Seamlessly Integrating Two Different Galaxies — Insurance and Wealth Management
Based on the interview with Rich Romano, CTO of Fiduciary Exchange LLC — FIDx
Fiduciary Exchange LLC ( FIDx) empowers advisors to deploy a comprehensive range of annuity offerings as core components of their clients’ managed portfolios — integrated within the same wealth management platforms they use every day. FIDx has partnered with major WealthTech companies, such as the Envestnet Insurance Exchange, and top-tier insurance carriers, in an effort to seamlessly integrate the brokerage, insurance, and advisory ecosystems.
Rich Romano has been helping to spearhead the development of the annuity exchange project at FIDx over the last two years. In an effort to move the industry forward and fill the gigantic gap between insurance and investment firms, Rich has had to alter his perception of the intersection of insurance and wealth-management that he gained through years of work.
In this article, we’ll discuss what it’s like to be building the company that serves as the connective tissue between two industries and the benefits of working with huge carriers, having fully standardized APIs, and employing useful data validation techniques. We’ll also define “technical debt” and discuss how to manage it.
The biggest challenge for platforms
Most advisors see the value of being able to manage their entire book in one fell swoop, eliminating the need to juggle different platforms and different systems. Due to that, the challenge is putting together a seamless lifecycle, finding and finalizing the client’s needs, and connecting those dots with technology.
“To understand what we do, you can think of two galaxies — the investment ecosystem and the insurance ecosystem — coming together and not colliding and exploding but creating a harmonic convergence. We’re in the middle there trying to make sure that there are no violent collisions.”
The value of FIDx is their ability to connect carriers and wealth management platforms so that advisors are better able to effectively offer insurance products that suit their clients’ needs. Romano compares FIDx’s offering to eliminating the existing swivel chair environment. In this type of organization, it’s crucial for the CTO to be a hands-on leader:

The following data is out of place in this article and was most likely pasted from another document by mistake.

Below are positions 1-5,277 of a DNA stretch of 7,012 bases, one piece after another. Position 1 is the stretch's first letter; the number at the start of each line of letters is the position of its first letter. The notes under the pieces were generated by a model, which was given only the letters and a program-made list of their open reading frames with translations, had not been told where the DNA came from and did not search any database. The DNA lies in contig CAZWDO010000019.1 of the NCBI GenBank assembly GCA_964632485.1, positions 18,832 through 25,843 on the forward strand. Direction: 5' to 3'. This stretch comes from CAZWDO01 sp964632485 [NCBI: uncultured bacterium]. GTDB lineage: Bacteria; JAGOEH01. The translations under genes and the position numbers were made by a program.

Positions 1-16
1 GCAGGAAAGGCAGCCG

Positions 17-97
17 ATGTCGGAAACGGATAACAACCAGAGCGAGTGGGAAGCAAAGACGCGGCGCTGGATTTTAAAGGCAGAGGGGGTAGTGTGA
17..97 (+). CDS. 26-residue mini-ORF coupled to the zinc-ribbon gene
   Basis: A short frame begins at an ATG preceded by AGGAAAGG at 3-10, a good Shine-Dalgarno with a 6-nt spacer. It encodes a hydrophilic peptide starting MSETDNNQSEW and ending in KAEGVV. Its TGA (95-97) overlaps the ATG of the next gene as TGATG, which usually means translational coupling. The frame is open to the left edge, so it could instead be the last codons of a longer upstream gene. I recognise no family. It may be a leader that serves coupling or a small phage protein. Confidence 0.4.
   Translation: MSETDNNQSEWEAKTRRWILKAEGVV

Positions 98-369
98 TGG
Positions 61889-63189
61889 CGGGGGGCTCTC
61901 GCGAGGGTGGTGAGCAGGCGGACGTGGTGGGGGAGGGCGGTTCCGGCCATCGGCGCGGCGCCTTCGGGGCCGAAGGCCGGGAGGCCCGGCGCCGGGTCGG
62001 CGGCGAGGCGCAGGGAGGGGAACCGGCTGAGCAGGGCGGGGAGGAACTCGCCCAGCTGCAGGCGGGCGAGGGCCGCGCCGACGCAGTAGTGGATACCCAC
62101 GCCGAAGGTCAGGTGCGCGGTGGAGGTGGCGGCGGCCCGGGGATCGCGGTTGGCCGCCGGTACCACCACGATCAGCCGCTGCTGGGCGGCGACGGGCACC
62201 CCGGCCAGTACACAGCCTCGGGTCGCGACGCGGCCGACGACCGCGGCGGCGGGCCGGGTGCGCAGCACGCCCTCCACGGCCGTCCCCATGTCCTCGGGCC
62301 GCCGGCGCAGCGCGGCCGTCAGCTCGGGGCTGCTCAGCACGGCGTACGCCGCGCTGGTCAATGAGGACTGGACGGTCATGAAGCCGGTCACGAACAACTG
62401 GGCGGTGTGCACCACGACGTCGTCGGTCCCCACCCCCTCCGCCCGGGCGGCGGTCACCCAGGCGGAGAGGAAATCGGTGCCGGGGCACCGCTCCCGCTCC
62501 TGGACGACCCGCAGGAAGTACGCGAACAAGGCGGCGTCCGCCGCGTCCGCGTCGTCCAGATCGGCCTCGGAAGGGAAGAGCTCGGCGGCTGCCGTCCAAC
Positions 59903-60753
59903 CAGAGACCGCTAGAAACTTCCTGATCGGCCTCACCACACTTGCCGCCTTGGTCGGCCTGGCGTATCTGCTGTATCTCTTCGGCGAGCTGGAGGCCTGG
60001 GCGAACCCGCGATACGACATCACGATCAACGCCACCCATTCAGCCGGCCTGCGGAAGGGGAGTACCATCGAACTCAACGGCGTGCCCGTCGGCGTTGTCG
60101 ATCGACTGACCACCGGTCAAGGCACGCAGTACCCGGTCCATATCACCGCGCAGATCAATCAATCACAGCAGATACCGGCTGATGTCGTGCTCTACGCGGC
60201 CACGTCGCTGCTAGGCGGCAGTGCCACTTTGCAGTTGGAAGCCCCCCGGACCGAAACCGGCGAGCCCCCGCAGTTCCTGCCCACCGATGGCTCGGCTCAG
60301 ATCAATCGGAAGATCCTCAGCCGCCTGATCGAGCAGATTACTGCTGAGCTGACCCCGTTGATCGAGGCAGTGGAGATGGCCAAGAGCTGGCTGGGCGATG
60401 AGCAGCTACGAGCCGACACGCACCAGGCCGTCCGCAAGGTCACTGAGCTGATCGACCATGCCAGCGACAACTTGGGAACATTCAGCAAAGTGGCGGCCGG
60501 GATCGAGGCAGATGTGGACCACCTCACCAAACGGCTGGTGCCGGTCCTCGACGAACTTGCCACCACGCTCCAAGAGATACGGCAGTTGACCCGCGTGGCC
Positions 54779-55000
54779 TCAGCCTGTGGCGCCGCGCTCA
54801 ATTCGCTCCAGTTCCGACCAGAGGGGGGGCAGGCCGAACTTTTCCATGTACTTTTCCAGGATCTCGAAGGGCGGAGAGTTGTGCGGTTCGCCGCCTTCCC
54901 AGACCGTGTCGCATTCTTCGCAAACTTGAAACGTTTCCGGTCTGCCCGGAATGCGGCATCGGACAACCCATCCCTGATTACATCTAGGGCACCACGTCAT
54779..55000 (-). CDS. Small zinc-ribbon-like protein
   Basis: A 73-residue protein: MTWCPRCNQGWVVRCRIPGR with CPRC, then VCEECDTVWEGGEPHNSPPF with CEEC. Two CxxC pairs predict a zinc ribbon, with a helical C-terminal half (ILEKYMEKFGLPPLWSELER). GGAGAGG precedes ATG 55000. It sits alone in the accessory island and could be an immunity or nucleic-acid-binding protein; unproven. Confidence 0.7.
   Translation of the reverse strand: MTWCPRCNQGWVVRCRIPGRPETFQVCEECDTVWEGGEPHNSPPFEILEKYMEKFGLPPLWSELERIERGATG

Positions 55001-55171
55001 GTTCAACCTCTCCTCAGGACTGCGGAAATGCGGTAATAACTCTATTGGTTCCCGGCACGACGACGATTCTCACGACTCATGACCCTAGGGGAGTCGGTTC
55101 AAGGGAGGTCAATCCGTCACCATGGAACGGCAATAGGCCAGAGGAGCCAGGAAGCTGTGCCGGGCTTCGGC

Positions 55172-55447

“Everything about what I do is just a great opportunity to help move the industry and satisfy that gigantic gap. That’s the fun part, but it’s also the most challenging part because we have to change perception. To me, technology is the easy stuff. It’s a behavioral change that’s always the challenge.”
Following a singular API strategy
The depth of the knowledge from the employees of FIDx allows Romano to build out an architecture based on industry standards, which leads to a singular API strategy. The beauty of the insurance industry is that it has strong foundations and widely adopted standards. Because WealthTech platforms usually don’t have critical relationships with a lot of the partners that FIDx has, they end up having to build varying tools.
However, data validation is still a challenge. To cope with it, Romano introduced data adapters and processing rules based on industry knowledge, incorporating a lot of standard variance rules. Because they’re getting daily data, it’s a lot easier for them to reconcile those data points and look for variances.
“When you work on policy conversions, you know all the things that get swept under the carpet or shoved into the closet, and then say, ‘We’ll worry about it later.’ We always wonder, ‘Is the data suited to their intended purpose?’ So, that’s the mentality of not just waiting to get what you get, but proactively planning for what we should get.”
Romano built an engine around his experiences, which is a testament to the industry experience of his team.
When building, make a conscious effort
FIDx is solving problems that nobody has perfected before, so it’s inevitable that they would encounter technology debt.
“You know what you know, you know what you don’t know, and you don’t know what you don’t know. No matter how much time you spend researching, you are going to solve a problem in a manner that six months from now, you’re going to look back and scratch your head and say, ‘My God, what were we thinking?’”
Another reason to keep systems free from technology debt is to be able to introduce artificial intelligence and machine learning to enhance data-reporting capabilities. To deal with technical debt, Romano and his team ask themselves, “What’s the impact of not solving this?” and “What’s the impact on the various areas?” Then, they consciously implement corrective efforts that might require a ramp-up.